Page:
Mentally Ill Parents
Mental illnesses in parents represent a risk for children in the family. These children have a higher risk for developing mental illnesses than other children.
The risk is particularly strong when the parent’s illness is manic- depressive illness, schizophrenia, alcoholism or other drug abuse, or major depression. When both parents are mentally ill, the chance is even greater that the child might become mentally ill.
Risk can be inherited from parents, through the genes. Some of the risk also comes from parents’ behavior or moods. Mental disorders can keep parents from providing the love and guidance necessary for a child’s healthy development. An inconsistent, unpredictable family environment contributes to psychiatric illness in children. Mental illness can hurt the marriage and the parenting abilities of the couple, which in turn hurts the child.
Some protective or positive things can decrease the risk to children, including:
- Children knowing their parents are ill and that the children are not to blame.
- A stable home environment.
- A sense of being loved by the ill parent.
- A naturally stable and happy personality in the child.
- Inner strength and good coping skills in the child.
- A strong relationship with a healthy adult.
- Interest in and success at school.
- Other outside interests for the child.
- Help from outside the family to improve the family environment (for example, marital psychotherapy, or a class in parenting).
Medical, mental health or social service professionals working with mentally ill adults need to inquire about the children and adolescents, especially about their mental health and emotional development. It is often useful for such youngsters to be referred to a child and adolescent psychiatrist for an evaluation.
Individual or family psychiatric treatment can help a child toward healthy development despite the problem of the parental psychiatric illness. The child and adolescent psychiatrist can help the family work with the positive elements in the home and the natural strengths of the child. With treatment, the family can learn ways to lessen the effects of the parent’s mental illness on the child.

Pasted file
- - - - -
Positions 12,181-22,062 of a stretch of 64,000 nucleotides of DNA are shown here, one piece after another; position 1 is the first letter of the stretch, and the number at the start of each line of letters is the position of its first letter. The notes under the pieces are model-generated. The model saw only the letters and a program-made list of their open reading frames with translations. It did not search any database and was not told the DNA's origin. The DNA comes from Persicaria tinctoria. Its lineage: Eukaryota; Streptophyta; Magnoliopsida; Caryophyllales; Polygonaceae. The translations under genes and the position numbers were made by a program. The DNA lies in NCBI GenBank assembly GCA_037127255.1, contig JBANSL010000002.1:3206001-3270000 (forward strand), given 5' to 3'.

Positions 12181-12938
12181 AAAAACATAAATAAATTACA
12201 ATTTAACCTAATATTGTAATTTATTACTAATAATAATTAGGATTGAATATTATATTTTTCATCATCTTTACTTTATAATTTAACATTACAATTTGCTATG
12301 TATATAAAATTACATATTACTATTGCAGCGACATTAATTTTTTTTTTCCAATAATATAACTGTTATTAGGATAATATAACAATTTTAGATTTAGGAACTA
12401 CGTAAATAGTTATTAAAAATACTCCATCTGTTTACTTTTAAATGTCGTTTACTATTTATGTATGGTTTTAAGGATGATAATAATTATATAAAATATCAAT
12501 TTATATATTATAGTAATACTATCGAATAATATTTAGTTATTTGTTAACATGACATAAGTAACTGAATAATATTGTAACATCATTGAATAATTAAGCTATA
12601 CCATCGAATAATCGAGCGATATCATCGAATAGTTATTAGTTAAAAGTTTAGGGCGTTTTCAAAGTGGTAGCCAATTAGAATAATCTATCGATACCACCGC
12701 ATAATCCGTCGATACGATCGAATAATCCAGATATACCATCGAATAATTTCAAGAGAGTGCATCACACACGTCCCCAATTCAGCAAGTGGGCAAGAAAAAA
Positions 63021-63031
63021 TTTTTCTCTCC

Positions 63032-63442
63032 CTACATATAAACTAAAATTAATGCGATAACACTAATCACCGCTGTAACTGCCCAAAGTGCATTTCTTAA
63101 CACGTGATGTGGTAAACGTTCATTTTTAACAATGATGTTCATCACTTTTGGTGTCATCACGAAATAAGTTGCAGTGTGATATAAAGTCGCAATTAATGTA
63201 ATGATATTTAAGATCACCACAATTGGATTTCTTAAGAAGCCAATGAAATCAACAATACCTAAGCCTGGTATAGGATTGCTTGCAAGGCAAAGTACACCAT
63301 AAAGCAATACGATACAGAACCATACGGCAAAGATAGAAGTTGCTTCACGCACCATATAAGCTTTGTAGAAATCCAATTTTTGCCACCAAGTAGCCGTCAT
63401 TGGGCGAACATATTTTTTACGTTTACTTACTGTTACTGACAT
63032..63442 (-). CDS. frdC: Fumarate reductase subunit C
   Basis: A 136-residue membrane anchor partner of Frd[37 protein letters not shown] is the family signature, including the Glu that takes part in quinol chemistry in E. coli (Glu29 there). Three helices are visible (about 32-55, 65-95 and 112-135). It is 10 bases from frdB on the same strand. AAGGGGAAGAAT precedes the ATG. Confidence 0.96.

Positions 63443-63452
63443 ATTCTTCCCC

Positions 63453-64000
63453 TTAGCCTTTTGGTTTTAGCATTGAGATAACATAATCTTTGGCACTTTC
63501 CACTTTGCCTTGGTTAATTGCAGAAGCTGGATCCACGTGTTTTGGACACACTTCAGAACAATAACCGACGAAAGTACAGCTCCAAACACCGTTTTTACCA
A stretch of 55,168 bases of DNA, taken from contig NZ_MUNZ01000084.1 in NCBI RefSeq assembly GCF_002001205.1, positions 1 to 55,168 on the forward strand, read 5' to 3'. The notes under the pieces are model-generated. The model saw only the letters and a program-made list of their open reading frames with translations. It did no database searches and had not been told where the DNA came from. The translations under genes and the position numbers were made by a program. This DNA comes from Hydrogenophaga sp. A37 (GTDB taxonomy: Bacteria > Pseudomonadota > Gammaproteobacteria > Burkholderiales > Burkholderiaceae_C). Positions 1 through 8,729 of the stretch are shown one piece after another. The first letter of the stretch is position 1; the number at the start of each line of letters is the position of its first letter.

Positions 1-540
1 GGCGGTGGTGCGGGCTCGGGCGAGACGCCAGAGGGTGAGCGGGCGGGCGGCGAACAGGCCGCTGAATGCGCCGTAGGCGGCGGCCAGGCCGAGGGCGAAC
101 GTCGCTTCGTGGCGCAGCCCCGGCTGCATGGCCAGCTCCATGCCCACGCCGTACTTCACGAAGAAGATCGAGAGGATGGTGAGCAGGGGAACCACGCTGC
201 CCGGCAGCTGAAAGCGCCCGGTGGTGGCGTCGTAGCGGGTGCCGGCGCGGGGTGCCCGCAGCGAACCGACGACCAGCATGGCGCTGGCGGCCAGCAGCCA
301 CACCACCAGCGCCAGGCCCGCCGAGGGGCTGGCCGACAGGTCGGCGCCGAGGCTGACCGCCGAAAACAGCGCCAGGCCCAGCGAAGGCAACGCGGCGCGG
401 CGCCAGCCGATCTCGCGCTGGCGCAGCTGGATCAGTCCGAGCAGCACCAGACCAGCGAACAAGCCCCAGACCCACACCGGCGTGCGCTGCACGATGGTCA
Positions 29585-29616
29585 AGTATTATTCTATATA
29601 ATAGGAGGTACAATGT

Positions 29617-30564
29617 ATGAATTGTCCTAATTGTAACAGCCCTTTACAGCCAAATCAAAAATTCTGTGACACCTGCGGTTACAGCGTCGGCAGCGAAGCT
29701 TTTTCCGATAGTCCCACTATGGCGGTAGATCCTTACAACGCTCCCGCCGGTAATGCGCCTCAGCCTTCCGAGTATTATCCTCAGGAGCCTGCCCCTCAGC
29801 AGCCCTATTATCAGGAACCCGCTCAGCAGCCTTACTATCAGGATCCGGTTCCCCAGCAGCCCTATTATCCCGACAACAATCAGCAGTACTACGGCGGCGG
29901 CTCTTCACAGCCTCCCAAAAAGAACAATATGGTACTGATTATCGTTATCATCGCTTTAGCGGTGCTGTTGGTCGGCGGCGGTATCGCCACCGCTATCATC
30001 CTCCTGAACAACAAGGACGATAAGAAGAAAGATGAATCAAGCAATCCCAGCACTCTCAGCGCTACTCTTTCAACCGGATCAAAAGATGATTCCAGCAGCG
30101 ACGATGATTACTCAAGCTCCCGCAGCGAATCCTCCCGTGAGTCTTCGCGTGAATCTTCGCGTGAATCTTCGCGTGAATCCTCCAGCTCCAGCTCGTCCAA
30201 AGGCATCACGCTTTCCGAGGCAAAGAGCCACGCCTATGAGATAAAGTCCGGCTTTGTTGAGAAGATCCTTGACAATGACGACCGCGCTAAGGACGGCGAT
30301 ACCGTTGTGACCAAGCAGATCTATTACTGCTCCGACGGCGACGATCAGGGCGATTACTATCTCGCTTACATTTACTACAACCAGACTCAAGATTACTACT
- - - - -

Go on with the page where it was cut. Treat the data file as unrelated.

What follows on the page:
Unfortunately, families, professionals and society often pay most attention to the mentally ill parent, and ignore the children in the family. Providing more attention and support to the children of a psychiatrically ill parent is an important way to help prevent mental illnesses from passing from one generation to the next.
Free distribution of single Facts sheets is a public service made possible by the Academy Endowment Fund. This fund supports educational programs and materials designed to educate parents, families, teachers, caregivers, and others about the mental illnesses affecting nearly 12.5 million children and adolescents in an effort to de-stigmatize these illnesses, promote early identification and treatment, and encourage funding for scientifically based research.
Please make a tax deductible contribution to the Academy Endowment Fund and support this public outreach. (AACAP Endowment Fund – FFF, P.O. Box 96106, Washington, D.C. 20090)
Facts for Families © is developed and distributed by the American Academy of Child and Adolescent Psychiatry. Facts sheets may be reproduced for personal or educational use without written permission, but cannot be included in material presented for sale or profit. A complete set of over 60 Facts sheets covering issues facing children and adolescents is available for $18.00 ($15.00 plus $3.00 shipping and handling). Please make checks payable to: AACAP, and send requests to Public Information, P.O. Box 96106, Washington, D.C. 20090-6106.
Copyright © 1997 by the American Academy of Child & Adolescent Psychiatry.
Presented with permission of the AACAP